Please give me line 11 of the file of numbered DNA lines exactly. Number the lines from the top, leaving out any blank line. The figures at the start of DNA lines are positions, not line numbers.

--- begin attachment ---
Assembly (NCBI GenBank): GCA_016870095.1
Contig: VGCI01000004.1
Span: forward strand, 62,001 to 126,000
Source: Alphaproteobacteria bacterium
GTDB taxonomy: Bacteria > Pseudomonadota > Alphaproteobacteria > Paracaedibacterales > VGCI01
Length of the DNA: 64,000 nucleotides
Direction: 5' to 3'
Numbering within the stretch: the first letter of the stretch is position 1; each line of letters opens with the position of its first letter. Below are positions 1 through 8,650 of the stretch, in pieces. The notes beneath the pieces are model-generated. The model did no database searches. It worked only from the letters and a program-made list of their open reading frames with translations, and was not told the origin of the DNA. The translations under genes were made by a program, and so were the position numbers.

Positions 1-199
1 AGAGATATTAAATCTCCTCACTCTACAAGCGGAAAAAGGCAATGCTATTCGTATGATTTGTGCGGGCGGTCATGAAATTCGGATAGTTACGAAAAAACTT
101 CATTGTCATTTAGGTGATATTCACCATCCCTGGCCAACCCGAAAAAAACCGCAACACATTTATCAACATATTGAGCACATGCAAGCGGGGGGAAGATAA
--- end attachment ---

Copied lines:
101 CATTGTCATTTAGGTGATATTCACCATCCCTGGCCAACCCGAAAAAAACCGCAACACATTTATCAACATATTGAGCACATGCAAGCGGGGGGAAGATAA